PBS accused of 'pro-communist' programming

WASHINGTON -- Complaining of 'leftist and often pro-communist' documentaries at the Public Broadcasting Service, a media watchdog group Wednesday urged Congress to investigate the network's programming.

Accuracy in Media, a conservative media watchdog group, specifically accused PBS of broadcasting a Vietnam War documentary series sympathetic to communists and then refusing to air one of two critiques of the program produced by Accuracy in Media.


PBS, which receives a small fraction of its funding from the federal government 'is doing what the Voice of America has been prohibited from doing by Congress -- broadcasting propaganda to the American people,' the group said in a statement.

'The irony ... is the propaganda is not pro-American, but leftist and often blatantly pro-communist,' the group said. 'Congress should investigate the programming practices of the Public Broadcasting Service.'

PBS spokesman Stu Kantor denied the network's programming is politically slanted.

'There is no hidden agenda at PBS,' he said. 'We are not here to trumpet the views of one group to the detriment of another.'

Accuracy in Media said a 13-part PBS series, which aired from October through December 1983, titled 'Vietnam: A Television History,' amounted to a 'glorification of Ho Chi Minh and denigration of our fighting men in Vietnam.'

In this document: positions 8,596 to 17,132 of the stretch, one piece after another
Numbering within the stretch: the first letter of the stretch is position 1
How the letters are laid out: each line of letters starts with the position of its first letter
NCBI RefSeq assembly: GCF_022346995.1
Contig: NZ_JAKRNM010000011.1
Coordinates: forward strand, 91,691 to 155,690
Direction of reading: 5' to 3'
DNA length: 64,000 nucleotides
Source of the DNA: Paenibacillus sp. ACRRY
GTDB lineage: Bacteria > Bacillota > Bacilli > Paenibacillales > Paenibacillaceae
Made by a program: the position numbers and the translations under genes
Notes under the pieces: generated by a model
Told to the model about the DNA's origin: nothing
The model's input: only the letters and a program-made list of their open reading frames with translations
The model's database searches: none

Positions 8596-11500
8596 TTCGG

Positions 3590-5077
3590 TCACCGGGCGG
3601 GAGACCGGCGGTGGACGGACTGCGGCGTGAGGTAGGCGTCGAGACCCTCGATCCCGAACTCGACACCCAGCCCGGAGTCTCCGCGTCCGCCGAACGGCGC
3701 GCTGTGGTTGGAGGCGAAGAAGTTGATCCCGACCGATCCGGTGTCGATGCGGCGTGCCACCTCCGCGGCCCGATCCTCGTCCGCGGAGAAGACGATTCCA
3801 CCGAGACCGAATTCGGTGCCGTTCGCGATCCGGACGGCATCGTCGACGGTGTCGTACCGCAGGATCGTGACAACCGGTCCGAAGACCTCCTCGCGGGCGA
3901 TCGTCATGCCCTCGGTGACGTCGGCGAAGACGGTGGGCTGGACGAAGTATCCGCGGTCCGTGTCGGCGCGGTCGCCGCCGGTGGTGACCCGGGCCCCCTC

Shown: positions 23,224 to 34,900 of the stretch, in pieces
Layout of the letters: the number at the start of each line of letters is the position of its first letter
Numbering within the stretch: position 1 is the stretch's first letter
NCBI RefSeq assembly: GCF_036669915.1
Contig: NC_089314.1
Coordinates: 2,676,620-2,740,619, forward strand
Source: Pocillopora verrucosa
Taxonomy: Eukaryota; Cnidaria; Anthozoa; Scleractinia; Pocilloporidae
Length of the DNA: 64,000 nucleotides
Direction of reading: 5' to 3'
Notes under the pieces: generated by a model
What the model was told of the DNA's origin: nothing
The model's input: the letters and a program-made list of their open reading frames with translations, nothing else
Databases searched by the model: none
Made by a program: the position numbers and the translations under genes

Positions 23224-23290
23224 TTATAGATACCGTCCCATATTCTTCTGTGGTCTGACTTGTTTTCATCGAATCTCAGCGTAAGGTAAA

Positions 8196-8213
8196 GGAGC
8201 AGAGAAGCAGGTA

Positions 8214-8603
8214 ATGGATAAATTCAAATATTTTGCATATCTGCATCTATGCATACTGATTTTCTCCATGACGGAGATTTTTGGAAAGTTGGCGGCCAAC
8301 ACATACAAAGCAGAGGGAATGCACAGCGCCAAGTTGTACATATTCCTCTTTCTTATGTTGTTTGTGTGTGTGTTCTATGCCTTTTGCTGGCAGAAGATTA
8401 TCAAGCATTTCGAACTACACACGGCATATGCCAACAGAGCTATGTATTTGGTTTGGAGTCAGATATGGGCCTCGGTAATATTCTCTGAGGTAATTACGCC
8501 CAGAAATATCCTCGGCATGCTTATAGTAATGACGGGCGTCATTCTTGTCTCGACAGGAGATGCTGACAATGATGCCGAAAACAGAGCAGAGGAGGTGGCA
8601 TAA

In response to the series, Accuracy in Media produced two one-hour documentaries analyzing the PBS program, one of which was aired on PBS in June 1985.

Accuracy in Media accused PBS executives of 'censoring an important program' by refusing to air the second critique.

But Kantor said, 'The fact that we aired the first program AIM offered to us has no relevance' to the decision not to broacast the second. 'We review each program individually.'

PBS broadcasts about 2,000 programs a year and rejects another 6,000, he said.

PBS Corp., based in Washington, receives less than 3 percent of its $71 million annual budget from the federally funded Corporation for Public Broacasting, Kantor said.

The lion's share of the PBS budget, 87 percent, comes from its 313 member stations, which get about 16 percent of their funding from the federal government, he said.

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